Food industry welcomes temporary visas
Organisations from across the food supply chain have reacted positively to the change in legislation but warn that solutions are still needed for “the wider labour needs.”
The government has announced that up to 5,500 poultry workers will be able to work in the UK for three months until 24th December, through the Temporary Workers route. Up to 5,000 HGV drivers will also be able to come to the UK to transport food and fuel in the run-up to Christmas.
On the back of the announcement, the government stated that the UK has “a highly resilient” food supply chain which has “coped well in responding to unprecedented challenges.”
“Needed more than ever”
British Poultry Council (BPC) chief executive Richard Griffiths said: “The government’s move to allow temporary workers for the poultry meat sector will be welcomed by seasonal producers.
“Temporary workers from outside the UK have long been vital to delivering Christmas for our sector and given the unprecedented challenges of the last year they are needed more than ever. British turkey and goose are the centrepiece of Christmas dinners across the country and we are pleased that government has listened.”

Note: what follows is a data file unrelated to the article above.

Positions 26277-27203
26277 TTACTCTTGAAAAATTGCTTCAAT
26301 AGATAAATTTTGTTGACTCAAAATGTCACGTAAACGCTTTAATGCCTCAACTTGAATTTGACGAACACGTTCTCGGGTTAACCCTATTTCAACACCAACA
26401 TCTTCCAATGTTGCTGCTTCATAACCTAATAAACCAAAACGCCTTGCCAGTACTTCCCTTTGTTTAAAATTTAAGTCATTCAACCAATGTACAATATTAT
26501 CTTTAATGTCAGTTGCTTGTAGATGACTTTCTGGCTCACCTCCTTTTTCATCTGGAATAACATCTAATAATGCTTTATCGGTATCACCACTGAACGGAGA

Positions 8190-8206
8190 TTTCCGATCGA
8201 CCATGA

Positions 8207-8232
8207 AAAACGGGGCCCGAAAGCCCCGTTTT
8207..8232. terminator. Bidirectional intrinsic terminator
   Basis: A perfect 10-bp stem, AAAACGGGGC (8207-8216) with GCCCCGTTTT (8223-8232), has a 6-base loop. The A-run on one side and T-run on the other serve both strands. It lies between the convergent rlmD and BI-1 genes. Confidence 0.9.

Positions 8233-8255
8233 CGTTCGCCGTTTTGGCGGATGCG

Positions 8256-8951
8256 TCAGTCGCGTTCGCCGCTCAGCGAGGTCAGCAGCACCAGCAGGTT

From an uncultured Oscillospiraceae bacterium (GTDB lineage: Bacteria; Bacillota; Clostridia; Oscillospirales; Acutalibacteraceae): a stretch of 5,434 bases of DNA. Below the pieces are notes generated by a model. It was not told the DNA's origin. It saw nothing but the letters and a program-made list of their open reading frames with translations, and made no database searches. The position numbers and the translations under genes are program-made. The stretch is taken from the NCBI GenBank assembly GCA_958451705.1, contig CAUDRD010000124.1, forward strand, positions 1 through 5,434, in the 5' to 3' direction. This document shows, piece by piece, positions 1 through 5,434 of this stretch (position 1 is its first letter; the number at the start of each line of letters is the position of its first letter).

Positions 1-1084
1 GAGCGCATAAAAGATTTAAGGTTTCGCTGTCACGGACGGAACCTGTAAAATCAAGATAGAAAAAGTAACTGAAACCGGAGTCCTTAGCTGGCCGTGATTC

He went on to say that there is a risk that the government’s intervention “comes too late.” Griffiths explained: “Supply chains are not something that can be simply switched on and off, so plans for production are already well underway and the necessary cutbacks due to ongoing labour shortages have already been made.”
”We must find solutions”
Responding to the government’s announcement, vice president of the National Farmers’ Union (NFU), Tom Bradshaw, said: “Following our letter to the Prime Minister earlier this week, in which we asked him to urgently implement a Covid Recovery Visa to alleviate labour shortages, we welcome today’s announcement to add HGV drivers and poultry workers to existing visa schemes.
“The NFU has worked with the wider food and drink industry to help evidence the needs of the sector and we look forward to working with government on applying the scheme for poultry and, in particular, access for smaller producers.”
Bradshaw went onto say that NFU will continue to work with government “to find solutions for the wider labour needs, including trained and able butchers for pork production to deal with the increasingly serious build-up of pigs on farm and the risk of welfare issues.”
“It’s a start”
Chief executive of the Food and Drink Federation (FDF), Ian Wright CBE, said: “This is something UK food and drink manufacturers have asked for over the last few months – including in industry’s Grant Thornton report – to alleviate some of the pressure labour shortages have placed on the food supply chain.”
Wright added: “This is a start but we need the government to continue to collaborate with industry and seek additional long-term solutions.”